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"Russell Guy writes crisply about the outback in a road novel that captures the physical world no less vividly than the compulsive drive towards the spiritual one."

Cameron Woodhead. The Age, 16/5/15.

"This little book — it's less than 200 pages — is set mostly in the outback. It's a story that will resonate with people of all cultures. Written in an easy–to–read, witty style, Dry Crossing is an Australian gem.”

The Senior. Natalie Williams, 24th March 2015

"Emptiness and how to replace loss of identity is a common theme in Australian Aboriginal fiction. There is integrity here.”


North West Star  Mt. Isa. Chris Burns, 30/04/2015


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"DRY CROSSING is a road novel that acutally that goes somewhere. In part, this is an unfashionable tale of redemption, told in a time of fashionable atheism. The book's main character, Dizzy Roundabout, is a burnt-out refugee from an Aboriginal rock 'n' roll band and as the protagonist's name might suggest, there is a subtle overlay of allegory to this modern morality tale.”

Dave Richards, 'Alice Online'. Alice Springs.

"Dizzy was hit with the white stick at birth and has spent his life searching for love and belonging. Guy gives the bush real colour and you’ll need to blow off the red dust each time you pick up the book."


Adelaide Advertiser review, 01/08/2015


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"This quirky novel has been described as “a cross-cultural gothic romance, which looks back on a sex, drugs and rock ‘n’ roll lifestyle”. It tells the story of a white guy named Dizzy Roundabout who heads an Aboriginal band called The Little Trees. The plot takes Dizzy across outback Australia in his quest for music, love and fulfilment,  and along the way it gives the reader many laugh-out-loud moments, some great landscape descriptions and an endearing range of characters’.”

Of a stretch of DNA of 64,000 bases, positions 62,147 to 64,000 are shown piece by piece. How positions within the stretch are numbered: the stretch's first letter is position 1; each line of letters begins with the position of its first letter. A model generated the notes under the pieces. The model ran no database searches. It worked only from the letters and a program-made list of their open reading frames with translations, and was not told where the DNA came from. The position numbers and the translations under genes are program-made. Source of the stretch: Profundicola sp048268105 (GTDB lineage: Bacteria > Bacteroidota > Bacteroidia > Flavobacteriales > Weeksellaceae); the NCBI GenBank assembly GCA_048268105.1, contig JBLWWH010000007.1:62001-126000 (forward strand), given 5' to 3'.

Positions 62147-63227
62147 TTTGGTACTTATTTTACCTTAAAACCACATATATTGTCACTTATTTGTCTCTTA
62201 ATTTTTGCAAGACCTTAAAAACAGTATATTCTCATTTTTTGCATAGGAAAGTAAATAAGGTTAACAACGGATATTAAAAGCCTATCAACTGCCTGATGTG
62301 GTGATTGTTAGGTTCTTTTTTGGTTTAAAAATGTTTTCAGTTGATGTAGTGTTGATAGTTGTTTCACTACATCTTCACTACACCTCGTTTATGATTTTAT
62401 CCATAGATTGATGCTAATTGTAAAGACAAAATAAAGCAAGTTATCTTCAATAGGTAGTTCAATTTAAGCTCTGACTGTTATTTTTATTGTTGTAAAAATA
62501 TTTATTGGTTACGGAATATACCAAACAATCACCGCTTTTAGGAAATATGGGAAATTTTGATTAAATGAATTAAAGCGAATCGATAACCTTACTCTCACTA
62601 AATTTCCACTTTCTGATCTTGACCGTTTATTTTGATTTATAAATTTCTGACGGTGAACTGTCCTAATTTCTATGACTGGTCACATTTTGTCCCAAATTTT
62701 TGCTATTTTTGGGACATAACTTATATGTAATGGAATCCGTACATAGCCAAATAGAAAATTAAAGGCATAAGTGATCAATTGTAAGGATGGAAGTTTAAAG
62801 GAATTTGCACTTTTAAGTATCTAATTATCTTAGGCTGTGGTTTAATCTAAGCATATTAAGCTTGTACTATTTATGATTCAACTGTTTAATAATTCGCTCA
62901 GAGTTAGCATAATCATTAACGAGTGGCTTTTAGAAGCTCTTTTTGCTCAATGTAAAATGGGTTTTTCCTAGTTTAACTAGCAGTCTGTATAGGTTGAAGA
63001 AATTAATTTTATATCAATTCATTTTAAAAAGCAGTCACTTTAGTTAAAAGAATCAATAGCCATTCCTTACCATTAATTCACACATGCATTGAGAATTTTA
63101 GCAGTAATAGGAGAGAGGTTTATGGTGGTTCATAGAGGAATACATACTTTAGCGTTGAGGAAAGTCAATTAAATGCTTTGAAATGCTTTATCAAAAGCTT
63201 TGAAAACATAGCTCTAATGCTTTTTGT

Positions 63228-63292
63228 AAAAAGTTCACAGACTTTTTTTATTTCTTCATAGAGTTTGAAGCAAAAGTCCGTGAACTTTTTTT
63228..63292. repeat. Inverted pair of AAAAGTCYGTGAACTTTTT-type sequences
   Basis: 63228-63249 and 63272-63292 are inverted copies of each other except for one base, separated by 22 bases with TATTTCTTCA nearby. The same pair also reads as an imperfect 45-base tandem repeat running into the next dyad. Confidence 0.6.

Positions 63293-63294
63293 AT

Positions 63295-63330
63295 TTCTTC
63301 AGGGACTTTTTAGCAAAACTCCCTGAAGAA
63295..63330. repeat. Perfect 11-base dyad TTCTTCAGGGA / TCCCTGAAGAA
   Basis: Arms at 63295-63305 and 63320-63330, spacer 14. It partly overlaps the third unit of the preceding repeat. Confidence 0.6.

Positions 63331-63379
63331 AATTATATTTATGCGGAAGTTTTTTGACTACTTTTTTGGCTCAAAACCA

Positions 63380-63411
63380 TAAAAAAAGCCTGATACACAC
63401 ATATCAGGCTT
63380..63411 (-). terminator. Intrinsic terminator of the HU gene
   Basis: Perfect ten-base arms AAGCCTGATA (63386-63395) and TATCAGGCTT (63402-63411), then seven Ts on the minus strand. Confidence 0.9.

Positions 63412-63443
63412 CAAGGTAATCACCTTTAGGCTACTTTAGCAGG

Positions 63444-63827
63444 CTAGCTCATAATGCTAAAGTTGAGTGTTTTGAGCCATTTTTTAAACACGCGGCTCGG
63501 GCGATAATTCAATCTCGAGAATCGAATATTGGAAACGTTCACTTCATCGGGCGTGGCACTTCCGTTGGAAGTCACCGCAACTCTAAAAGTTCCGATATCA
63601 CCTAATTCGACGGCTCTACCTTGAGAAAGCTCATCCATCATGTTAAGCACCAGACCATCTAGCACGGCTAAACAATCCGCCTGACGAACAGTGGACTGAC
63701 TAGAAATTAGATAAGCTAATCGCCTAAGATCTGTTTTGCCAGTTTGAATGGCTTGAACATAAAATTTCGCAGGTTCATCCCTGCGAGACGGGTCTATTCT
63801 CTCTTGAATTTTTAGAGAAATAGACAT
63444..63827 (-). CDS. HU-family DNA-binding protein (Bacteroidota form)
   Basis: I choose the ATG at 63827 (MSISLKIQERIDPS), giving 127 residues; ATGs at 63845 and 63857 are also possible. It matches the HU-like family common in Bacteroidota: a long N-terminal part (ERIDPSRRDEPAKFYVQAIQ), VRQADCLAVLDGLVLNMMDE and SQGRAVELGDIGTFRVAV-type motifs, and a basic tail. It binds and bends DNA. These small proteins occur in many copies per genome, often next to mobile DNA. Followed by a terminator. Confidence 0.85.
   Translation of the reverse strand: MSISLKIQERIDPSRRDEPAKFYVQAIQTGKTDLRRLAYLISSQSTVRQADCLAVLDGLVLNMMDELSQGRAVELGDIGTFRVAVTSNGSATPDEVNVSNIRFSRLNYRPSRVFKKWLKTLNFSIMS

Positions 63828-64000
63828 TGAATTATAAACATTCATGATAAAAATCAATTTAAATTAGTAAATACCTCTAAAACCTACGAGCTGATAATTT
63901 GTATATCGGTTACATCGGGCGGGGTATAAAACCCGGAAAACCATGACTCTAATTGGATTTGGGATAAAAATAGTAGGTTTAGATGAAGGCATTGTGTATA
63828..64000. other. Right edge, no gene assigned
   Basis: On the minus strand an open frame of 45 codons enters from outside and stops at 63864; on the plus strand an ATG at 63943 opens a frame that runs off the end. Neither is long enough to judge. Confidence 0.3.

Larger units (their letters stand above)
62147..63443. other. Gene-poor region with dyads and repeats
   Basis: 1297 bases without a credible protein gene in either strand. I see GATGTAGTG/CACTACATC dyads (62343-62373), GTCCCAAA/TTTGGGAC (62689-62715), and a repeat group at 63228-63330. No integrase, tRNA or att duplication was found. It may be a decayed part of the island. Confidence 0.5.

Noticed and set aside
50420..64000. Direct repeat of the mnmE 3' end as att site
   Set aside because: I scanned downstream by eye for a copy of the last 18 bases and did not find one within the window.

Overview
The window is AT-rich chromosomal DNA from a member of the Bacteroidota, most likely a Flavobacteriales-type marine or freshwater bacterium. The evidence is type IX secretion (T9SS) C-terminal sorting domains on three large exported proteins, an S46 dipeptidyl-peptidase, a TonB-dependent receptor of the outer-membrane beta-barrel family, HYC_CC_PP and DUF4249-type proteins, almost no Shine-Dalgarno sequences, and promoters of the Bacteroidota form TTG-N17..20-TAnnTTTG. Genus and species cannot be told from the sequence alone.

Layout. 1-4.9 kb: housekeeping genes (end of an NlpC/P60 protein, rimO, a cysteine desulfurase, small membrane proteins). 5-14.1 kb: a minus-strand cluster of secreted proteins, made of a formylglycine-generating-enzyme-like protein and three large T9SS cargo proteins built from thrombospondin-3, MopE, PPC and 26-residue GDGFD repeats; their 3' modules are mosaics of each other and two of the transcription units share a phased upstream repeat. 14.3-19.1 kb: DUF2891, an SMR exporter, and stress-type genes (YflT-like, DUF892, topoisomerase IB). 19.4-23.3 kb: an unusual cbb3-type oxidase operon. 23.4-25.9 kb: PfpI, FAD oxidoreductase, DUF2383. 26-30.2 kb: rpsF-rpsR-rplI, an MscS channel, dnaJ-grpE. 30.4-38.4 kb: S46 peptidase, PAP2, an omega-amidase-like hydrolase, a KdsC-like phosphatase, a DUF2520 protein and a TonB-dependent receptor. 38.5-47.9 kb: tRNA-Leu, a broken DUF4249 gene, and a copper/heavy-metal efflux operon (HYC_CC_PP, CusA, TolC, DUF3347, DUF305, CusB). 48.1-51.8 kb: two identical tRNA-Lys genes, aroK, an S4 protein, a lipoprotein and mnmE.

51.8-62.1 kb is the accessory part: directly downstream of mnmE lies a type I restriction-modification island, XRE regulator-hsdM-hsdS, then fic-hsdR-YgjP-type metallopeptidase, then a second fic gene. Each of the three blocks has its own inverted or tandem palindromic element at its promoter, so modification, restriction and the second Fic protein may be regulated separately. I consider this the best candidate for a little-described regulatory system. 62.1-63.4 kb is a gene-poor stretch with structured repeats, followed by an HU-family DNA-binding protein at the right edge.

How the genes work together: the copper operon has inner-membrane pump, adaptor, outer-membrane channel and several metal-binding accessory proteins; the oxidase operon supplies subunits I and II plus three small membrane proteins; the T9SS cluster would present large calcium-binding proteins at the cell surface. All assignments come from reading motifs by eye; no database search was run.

From the Desk of Irina Dunn – Sydney. September. 2016.’


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This is a fascinating tale of an Indigenous person grappling with the tensions between a birth culture and an acquired Western culture. It is a tale of a person triumphing over their inner self finding their real identity."

The Outback City Express. February 2016

Crazy band members, publicans, missionaries, police, master painters of the Dreaming and girlfriends at roadhouses, all inhabit this glorious novel as it grapples with the strange brand of English spoken by Aboriginal people, their lexicon from ancient languages that has crept into Outback English, and the war of ideas that make claims on people’s souls.”

Professor Marcia Langton.  Chair of Australian Indigenous Studies.  Centre for Health & Society.  University of Melbourne.

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“After spending the past 10 years with an artistically respected but financially challenged Aboriginal rock band playing remote venues in the outback, Dizzy Roundabout takes stock of his life. Weighing up his compulsion for life on the road against the loneliness and his longing for permanence and stability, Dizzy finds himself at a metaphorical and geographical crossroads. This irresistible tale of rock’n’roll, redemption, salvation, freedom and belonging rises like a phoenix from the ashes of alcohol and Aboriginal life in the outback, spiritual and powerfully grounded in the red earth of the land”

The West Australian. Elaine Fry - 21/06/2016

“DRY CROSSING is not just about touring the Outback with a bush band – it’s a tour de force! Sharply observed, vividly comic and wryly understated, DRY CROSSING is a long overdue celebration of life on the wallaby in the modern era.””

Marius Webb.  Co-founder 2JJ, the radio station that became a national network.

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